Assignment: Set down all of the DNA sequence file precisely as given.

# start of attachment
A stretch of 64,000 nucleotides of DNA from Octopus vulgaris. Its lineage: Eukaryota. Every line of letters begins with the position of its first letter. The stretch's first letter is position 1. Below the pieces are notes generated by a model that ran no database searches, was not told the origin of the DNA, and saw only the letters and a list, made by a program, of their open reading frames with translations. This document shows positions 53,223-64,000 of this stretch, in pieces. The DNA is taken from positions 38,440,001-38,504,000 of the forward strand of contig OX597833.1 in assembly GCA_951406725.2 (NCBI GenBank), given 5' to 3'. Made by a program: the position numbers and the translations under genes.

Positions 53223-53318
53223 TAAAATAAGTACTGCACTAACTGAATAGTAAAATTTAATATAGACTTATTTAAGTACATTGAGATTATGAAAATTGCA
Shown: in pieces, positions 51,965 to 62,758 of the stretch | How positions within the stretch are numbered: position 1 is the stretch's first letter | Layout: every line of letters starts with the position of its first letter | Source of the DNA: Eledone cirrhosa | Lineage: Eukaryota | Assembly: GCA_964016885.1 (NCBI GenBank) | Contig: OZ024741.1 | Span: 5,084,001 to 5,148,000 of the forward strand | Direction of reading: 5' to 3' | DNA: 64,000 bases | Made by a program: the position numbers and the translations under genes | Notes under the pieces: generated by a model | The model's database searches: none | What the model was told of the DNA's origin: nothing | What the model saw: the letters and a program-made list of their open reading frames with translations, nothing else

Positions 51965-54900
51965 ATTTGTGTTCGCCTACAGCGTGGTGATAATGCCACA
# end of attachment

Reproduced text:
A stretch of 64,000 nucleotides of DNA from Octopus vulgaris. Its lineage: Eukaryota. Every line of letters begins with the position of its first letter. The stretch's first letter is position 1. Below the pieces are notes generated by a model that ran no database searches, was not told the origin of the DNA, and saw only the letters and a list, made by a program, of their open reading frames with translations. This document shows positions 53,223-64,000 of this stretch, in pieces. The DNA is taken from positions 38,440,001-38,504,000 of the forward strand of contig OX597833.1 in assembly GCA_951406725.2 (NCBI GenBank), given 5' to 3'. Made by a program: the position numbers and the translations under genes.

Positions 53223-53318
53223 TAAAATAAGTACTGCACTAACTGAATAGTAAAATTTAATATAGACTTATTTAAGTACATTGAGATTATGAAAATTGCA
Shown: in pieces, positions 51,965 to 62,758 of the stretch | How positions within the stretch are numbered: position 1 is the stretch's first letter | Layout: every line of letters starts with the position of its first letter | Source of the DNA: Eledone cirrhosa | Lineage: Eukaryota | Assembly: GCA_964016885.1 (NCBI GenBank) | Contig: OZ024741.1 | Span: 5,084,001 to 5,148,000 of the forward strand | Direction of reading: 5' to 3' | DNA: 64,000 bases | Made by a program: the position numbers and the translations under genes | Notes under the pieces: generated by a model | The model's database searches: none | What the model was told of the DNA's origin: nothing | What the model saw: the letters and a program-made list of their open reading frames with translations, nothing else

Positions 51965-54900
51965 ATTTGTGTTCGCCTACAGCGTGGTGATAATGCCACA